BlogKate/KDevelop Sprint 2014: First Days Syndicate content

Tue, 01/21/2014 - 19:24

Hey all! Greetings from the joint Kate/KDevelop sprint at the Blue Systems office in Barcelona!

I only arrived yesterday but already I have great news for you: After months of work I finally merged the sharedurls branches into master for KDevelop/KDevplatform etc. pp. There I worked on a optimization in our handling of file paths.

The status quo up until know was the following: When importing a folder as a project in KDevelop, we filled a model with every file and folder in the project (recursively). For every item we also stored its path as a KUrl to the potentially remote location. KUrl and QUrl are awesome when you have to work with paths and urls, but as soon as you store potentially thousands of them at the same time it becomes quite inefficient. Assume e.g. you open /foo/bar/blub/ which contains /foo/bar/blub/bla.h. When you use KUrl/QUrl to store these paths, you cannot share any memory between the two, as internally basically a QString is used. Thus, when you import deep folder trees or folders with many files, you’ll waste a lot of memory for common sub-paths. Furthermore, due to the amount of allocations required, reading the tree is pretty slow.

So in the sharedurls branch I worked on a internal replacement for KUrl in KDevelop: It’s called KDevelop::Path and is a glorified QVector<QString> with convenience API to simulate a KUrl and simplify porting. Every entry in the vector contains a path segment. It leverages QStrings implicit sharing to minimize the memory overhead. Furthermore, when you parse a tree structure recursively, all you do is copying vectors and appending strings to them - which is rather cheap as a QString is a small handle structure.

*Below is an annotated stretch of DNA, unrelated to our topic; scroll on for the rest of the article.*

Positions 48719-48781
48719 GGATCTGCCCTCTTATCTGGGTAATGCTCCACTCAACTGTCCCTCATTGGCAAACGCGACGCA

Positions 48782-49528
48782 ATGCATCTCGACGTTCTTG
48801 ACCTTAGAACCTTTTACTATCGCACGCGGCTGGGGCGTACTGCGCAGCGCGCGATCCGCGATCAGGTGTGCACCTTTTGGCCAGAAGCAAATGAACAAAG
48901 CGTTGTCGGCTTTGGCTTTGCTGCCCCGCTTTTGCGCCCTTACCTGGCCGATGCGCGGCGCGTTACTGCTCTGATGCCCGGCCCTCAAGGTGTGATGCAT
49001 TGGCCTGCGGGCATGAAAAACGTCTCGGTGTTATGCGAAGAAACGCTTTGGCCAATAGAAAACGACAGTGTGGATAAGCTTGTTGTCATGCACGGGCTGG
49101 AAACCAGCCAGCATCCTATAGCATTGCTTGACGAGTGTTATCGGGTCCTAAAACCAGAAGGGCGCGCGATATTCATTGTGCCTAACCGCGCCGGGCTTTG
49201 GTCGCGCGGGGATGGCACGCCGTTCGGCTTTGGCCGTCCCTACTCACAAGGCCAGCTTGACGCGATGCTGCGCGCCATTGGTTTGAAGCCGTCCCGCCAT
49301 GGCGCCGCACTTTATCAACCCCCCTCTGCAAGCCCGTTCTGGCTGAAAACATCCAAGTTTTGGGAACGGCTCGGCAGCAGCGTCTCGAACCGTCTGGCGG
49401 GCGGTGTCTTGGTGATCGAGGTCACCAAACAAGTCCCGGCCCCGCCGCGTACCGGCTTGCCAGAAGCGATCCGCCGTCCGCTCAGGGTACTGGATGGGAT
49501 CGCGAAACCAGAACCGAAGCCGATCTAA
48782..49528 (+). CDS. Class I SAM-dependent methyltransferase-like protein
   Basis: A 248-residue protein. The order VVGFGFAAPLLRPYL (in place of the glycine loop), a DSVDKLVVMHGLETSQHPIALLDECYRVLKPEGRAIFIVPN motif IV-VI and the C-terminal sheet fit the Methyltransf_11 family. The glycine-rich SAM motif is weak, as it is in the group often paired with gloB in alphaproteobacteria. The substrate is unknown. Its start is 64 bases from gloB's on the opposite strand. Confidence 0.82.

So all in all this should greatly improve the performance of opening projects in KDevelop. Especially for large sessions containing thousands of files (eg.: Qt 4, multiple Qt 5 modules, LibreOffice, Kernel, WebKit, …) the new code is much faster and consumes less memory. I’ve seen time savings in the order of multiple seconds in total as well as memory consumption going down in the order of 100MB.

While this sounds like a fairy-tale, I have to admit that it was/is a lot of work: By using a custom class, you have to convert to KUrl/QUrl or QString quite often when interacting with existing API. This of course is costly and potentially marginalizes or even pessimises the potential performance gains. Hence one needs to pay special attention and port code such that it minimizes these conversions. As such I can only recommend anyone doing something like that when you have similar extreme usecase. For a normal file browser or web browser I doubt the you’ll gain much if anything.

So please compile the current master branches and take a look for yourself. My tests and benchmarks look all good, yet I might have overlooked something. If you spot any regressions, please shout!